Every #1 Country Single of the Eighties: The Oak Ridge Boys, “This Crazy Love”

“This Crazy Love”

The Oak Ridge Boys

Written by James Dean Hicks and Roger Murrah


#1 (1 week)

September 19, 1987

William Lee Golden had exited the Oak Ridge Boys lineup by the time “This Crazy Love” topped the Billboard singles chart. As the final single released from his last album with the quartet during their hitmaking run, this is the last time we’ll hear his voice on one of their chart-topping singles.

Maybe that’s what holds this record back just a little bit, because for the most part, the Oaks deliver at their usual level. The lyric is sharp and sophisticated, the harmonies are beautifully layered, and the fresh vitality of Jimmy Bowen’s co-production has them sounding as current and relevant as the latest wave of stars hitting the radio at the time.

But it does sound like they’re holding back, and it works slightly against the grain of the lyric, which celebrates the reckless abandon inspired by feelings of love.  There’s a joy to their work that’s missing here, and boy will it be back when we cover the relentlessly infectious hit that returns them to the top with their new group member.

“This Crazy Love” gets a B+.

Every No. 1 Single of the Eighties

Previous: Foster & Lloyd, “Crazy Over You” |

Next: Eddy Raven, “Shine, Shine, Shine”

Open in Spotify


  1. When this song was released, I thought maybe the act was getting stale but after discovering the personnel issues the group was experiencing, I revised my opinion. Replacing Golden with Sanders re-energized the group for a while.

    I don’t think even a more spirited effort would have improved this song by much.

  2. I didn’t remember this song at all. If I ever heard it before, I don’t recall it. I wasn’t expecting much based on the song title–and coming from this Oaks’ era which I recall as being uninspired–but I was pleasantly surprised. It’s not among the best of their catalog, but they pulled off a contemporary (for its time) production which jumped out at me from the solid opening guitar notes, and the harmonies were as strong as ever. At least on my first listen, the lyrics were merely serviceable and the arrangement doesn’t take it anywhere particularly memorable in comparison to several recent #1s in this feature, but I still liked this one quite a bit more than I expected I would.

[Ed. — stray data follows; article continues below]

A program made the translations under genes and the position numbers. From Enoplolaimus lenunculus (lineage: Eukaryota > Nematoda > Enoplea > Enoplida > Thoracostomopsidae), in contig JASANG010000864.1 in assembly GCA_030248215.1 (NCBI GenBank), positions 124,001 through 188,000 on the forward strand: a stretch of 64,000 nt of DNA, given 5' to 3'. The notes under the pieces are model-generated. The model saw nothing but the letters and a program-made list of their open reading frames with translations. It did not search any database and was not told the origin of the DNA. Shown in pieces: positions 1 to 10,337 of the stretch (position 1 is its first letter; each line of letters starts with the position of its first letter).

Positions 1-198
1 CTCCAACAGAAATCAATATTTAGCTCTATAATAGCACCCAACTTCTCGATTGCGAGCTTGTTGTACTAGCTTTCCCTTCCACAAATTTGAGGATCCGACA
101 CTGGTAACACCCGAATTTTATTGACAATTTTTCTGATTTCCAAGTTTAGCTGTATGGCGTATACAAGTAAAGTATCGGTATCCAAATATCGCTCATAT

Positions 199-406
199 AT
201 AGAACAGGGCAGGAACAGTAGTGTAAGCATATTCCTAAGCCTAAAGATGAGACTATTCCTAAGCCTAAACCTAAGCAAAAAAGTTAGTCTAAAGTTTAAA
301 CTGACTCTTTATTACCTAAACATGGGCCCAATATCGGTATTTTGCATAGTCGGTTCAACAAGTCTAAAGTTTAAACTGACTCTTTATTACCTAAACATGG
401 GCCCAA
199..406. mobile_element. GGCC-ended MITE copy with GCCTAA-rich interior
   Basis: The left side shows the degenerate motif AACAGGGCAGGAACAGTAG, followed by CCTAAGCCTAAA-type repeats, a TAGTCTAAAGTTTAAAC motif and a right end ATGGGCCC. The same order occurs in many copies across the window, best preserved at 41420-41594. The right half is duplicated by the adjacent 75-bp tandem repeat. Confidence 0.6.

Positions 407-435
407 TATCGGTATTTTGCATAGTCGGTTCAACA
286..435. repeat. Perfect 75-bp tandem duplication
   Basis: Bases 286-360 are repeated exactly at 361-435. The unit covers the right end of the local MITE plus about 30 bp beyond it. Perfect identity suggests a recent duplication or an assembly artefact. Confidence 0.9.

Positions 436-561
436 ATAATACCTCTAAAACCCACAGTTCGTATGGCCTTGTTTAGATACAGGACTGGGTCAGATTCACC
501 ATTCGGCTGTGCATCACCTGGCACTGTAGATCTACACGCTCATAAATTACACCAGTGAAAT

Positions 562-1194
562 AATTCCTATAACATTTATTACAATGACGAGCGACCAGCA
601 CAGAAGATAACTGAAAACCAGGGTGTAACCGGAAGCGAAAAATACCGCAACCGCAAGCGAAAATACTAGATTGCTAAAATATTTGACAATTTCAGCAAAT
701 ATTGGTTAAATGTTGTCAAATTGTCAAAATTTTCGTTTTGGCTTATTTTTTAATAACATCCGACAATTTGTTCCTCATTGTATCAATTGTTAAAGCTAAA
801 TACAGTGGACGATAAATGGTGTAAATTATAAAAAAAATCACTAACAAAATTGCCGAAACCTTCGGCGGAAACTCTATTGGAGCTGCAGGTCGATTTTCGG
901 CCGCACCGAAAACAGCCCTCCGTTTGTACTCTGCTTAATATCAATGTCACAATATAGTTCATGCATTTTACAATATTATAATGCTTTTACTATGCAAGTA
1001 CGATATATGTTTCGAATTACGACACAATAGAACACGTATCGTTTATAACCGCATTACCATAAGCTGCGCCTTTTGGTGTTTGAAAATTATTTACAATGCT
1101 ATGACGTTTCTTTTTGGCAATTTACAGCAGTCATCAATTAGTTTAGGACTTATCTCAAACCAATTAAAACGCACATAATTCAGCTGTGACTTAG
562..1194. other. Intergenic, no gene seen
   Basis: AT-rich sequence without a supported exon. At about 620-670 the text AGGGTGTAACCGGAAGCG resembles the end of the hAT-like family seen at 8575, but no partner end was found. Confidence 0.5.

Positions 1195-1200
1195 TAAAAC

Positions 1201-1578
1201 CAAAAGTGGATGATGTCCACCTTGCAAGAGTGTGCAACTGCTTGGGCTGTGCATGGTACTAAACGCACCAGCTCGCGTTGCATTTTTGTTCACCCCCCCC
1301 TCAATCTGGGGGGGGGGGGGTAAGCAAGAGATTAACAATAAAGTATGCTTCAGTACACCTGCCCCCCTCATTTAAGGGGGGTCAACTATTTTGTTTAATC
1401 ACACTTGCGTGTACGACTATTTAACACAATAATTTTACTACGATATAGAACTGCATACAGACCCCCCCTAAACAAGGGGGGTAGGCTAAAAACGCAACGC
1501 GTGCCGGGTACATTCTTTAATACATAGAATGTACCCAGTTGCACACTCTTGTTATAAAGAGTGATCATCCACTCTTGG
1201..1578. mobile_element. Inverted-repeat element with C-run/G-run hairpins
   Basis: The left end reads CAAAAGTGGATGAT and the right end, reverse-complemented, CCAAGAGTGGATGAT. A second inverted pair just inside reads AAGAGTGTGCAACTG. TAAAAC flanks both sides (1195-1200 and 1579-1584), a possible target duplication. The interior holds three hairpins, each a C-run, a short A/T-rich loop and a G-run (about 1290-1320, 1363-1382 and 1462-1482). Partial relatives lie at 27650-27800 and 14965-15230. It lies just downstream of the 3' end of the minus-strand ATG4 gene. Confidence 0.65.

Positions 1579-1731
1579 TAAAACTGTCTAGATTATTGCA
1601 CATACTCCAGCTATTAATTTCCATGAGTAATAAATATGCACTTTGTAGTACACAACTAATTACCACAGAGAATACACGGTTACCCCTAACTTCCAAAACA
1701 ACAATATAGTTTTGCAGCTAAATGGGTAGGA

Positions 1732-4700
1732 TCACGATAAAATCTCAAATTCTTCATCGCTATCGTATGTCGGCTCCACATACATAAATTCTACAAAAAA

Grade: B

  3. Just like Conway Twitty recently did with his hit “Julia,” the Oak Ridge Boys sound poised, and well positioned, to stay relevant on country radio with this more contemporary sounding Jimmy Bowen led production style.

    I agree that the joyful spark, however, is missing from this hit. It feels somewhat rote and formulaic, aloof even.

    It sounds cool, but it isn’t quite channelling all the charms and warmth of the previous Oak Ridge Boys’ hits.

    For the first time, the quartet sounds self-conscious, too aware of themselves.

    Or possibly tired of it all.

    Maybe the Alabama effect finally got to the Oaks as well?

Leave a Reply

Your email address will not be published.

This site uses Akismet to reduce spam. Learn how your comment data is processed.